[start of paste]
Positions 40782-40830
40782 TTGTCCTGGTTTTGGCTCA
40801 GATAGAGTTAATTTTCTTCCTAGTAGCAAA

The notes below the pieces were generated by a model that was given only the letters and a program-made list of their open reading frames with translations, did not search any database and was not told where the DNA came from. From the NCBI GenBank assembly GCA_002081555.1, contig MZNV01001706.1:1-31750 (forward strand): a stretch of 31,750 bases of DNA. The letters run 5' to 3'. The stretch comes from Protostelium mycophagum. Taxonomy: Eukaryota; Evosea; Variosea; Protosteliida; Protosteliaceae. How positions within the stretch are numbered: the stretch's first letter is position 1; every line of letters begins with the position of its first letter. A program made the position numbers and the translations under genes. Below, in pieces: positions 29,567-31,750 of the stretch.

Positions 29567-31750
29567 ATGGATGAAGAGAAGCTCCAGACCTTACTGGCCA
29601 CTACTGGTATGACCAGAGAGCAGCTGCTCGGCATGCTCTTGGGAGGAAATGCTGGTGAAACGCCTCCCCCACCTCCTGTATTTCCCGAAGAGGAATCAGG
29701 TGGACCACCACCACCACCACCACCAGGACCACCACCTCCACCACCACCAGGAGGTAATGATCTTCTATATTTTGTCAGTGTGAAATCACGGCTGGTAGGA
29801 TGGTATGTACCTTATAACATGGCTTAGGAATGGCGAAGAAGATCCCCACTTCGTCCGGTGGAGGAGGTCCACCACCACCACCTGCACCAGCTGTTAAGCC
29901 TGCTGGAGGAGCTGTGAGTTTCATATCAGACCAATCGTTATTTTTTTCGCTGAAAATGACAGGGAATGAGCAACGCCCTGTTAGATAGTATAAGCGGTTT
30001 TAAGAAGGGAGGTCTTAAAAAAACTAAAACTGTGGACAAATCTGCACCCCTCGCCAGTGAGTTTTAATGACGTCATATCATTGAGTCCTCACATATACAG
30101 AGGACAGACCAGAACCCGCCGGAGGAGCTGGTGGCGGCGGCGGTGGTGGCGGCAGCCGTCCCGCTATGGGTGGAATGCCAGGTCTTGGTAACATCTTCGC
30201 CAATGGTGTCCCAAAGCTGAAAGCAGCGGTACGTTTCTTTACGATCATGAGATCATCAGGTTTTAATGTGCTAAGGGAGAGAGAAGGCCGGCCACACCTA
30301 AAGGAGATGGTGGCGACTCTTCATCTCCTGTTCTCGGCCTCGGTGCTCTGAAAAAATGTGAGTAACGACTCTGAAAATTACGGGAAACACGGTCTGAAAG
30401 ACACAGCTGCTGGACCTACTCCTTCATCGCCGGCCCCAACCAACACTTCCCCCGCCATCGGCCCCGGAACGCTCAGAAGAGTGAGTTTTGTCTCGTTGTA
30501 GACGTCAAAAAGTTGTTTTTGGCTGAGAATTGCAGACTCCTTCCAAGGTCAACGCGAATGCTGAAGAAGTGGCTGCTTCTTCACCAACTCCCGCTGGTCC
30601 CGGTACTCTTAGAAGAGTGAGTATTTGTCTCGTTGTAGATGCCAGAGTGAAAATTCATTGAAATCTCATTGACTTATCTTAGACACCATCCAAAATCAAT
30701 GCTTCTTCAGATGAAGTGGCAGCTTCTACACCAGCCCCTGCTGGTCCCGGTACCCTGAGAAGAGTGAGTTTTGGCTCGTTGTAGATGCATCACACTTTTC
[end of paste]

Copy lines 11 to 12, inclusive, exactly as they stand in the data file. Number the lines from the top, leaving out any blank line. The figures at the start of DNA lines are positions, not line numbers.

30001 TAAGAAGGGAGGTCTTAAAAAAACTAAAACTGTGGACAAATCTGCACCCCTCGCCAGTGAGTTTTAATGACGTCATATCATTGAGTCCTCACATATACAG
30101 AGGACAGACCAGAACCCGCCGGAGGAGCTGGTGGCGGCGGCGGTGGTGGCGGCAGCCGTCCCGCTATGGGTGGAATGCCAGGTCTTGGTAACATCTTCGC